The PML-N president, whose family has suffered the most due to the government’s accountability drive, denounced Imran as a “brainless” leader who “relies on sorcery and supernatural guidance” for key policy decisions.
“This protest will sweep away Imran Khan and his government,” Shehbaz said while referring to the ‘Azadi March’.
“If God gives us another opportunity, we will put up a united front and work on fixing Pakistan’s economy,” he said. “Imran Khan has full support of all institutions. If we had only 10% of this support, we would have taken Pakistan on a Sputnik-like flight.”
‘Imran having taste of own medicines’
The prime minister has questioned the justification of the opposition’s ‘Azadi March’, while defending his party’s marathon dharna in Islamabad in 2014.
The PML-N president said Imran was having taste of own medicines. He reminded the premier that the PTI had set a precedent for such protests.
“This sea of humans has made it clear that now is the time for change. We will rebuild Pakistan once again under the leadership of Nawaz Sharif and our economy will be back on its feet within six months,” said Shehbaz.
‘Time is up for selected govt’
The scion of the Bhutto dynasty, who also shared the stage with the opposition leaders, said that the power-show is a loud and clear message for Premier Imran that his time is up now.
“This is a selected government and its policies have proven that public welfare has never been a consideration for them. The people of Pakistan have never and will never accept this government,” said Bilawal Bhutto Zardari whose father, aunt and key leaders of his party are also facing corruption cases.
Bilawal heaped criticism on the government for its flawed economic policies which have made the life difficult for the common man. “Our country’s economy is dependent on outside influences,” he said while citing the “PTI-IMF budget” as an example.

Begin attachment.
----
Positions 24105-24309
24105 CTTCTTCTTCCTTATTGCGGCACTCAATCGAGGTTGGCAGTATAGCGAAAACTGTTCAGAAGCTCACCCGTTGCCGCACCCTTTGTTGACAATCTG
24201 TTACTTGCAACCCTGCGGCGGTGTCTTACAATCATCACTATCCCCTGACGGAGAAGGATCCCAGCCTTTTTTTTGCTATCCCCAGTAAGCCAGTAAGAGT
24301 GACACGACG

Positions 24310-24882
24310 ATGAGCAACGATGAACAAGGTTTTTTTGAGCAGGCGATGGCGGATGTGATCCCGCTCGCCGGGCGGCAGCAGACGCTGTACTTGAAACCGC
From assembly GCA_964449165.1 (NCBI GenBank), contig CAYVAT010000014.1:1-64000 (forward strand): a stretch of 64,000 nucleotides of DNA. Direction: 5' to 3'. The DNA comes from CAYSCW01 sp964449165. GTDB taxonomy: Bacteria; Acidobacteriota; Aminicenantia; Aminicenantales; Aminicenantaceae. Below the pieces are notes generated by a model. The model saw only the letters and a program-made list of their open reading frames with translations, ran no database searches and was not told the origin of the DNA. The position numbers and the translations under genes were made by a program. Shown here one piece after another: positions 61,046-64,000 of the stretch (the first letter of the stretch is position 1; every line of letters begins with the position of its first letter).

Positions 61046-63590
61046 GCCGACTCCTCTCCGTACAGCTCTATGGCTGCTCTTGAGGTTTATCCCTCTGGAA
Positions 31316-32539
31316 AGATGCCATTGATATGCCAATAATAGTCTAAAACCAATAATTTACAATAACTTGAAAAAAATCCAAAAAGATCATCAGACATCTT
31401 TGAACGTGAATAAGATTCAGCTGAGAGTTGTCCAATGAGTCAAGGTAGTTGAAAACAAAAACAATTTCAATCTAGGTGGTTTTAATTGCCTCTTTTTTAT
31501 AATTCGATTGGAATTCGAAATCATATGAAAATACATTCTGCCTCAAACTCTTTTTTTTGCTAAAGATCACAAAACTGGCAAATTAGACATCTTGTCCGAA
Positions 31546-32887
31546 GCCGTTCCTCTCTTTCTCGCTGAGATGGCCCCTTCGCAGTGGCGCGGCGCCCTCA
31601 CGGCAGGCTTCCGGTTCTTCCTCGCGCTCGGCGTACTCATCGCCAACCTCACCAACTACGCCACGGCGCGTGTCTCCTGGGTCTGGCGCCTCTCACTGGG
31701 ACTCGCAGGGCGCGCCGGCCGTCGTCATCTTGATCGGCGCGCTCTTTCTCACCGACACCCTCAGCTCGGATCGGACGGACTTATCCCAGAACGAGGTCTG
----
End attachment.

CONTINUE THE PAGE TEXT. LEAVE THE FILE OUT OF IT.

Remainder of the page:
Questioning the legitimacy of the present democratic set-up, Bilawal said the people of Pakistan favoured the constitutional and democratic system of the past.
The PPP leader also lashed out at the alleged media blackout of the ‘Azadi March’ and vowed that his party would support all democratic efforts for the removal of the “puppet prime minister”.
First concerted challenge
The ‘Azadi March’ is said to be the first concerted opposition challenge that Premier Imran Khan has faced since he won the election last year.
He had promised to break the country away from its legacy of corruption and on plans to pull 100 million people out of poverty. But his government, like many of its predecessors, was forced to turn to the IMF for a $6 billion bailout in July.
Inflation is squeezing household budgets and traders this week protested against new tax measures.
The opposition says the government is illegitimate and is being propped up by the military, which has ruled Pakistan for about half of its history and sets security and foreign policy. The military denies meddling in politics.
Premier Imran has dismissed the opposition calls to step down and the government has warned it will not tolerate chaos on the streets.
Army chief General Qamar Javed Bajwa has urged the prime minister to handle the protest peacefully and avoid violence by both sides, a military spokesman said.
Capital sealed off
Security is tight in Islamabad with the government and diplomatic sector – just a few miles from the rally site – sealed off, roads blocked by barriers of shipping containers.
Schools are closed, public transport suspended and internet services interrupted in some areas, a service provider said.
The government had beefed up security ahead of the marchers’ arrival in Islamabad, deploying police and Rangers in Red Zone as well as Faizabad Interchange, Kashmir Highway and other locations.
The government has deployed 6,000 personnel of police and Rangers for the security of the protest venue in the H-9 area of Islamabad.
Police sources said the law enforcement personnel deployed at the venue had been strictly directed to behave politely with the marchers.
However, they have also been told to take strict action if the participants of the march tried to travel to some other area of the city.
(With additional input from Reuters)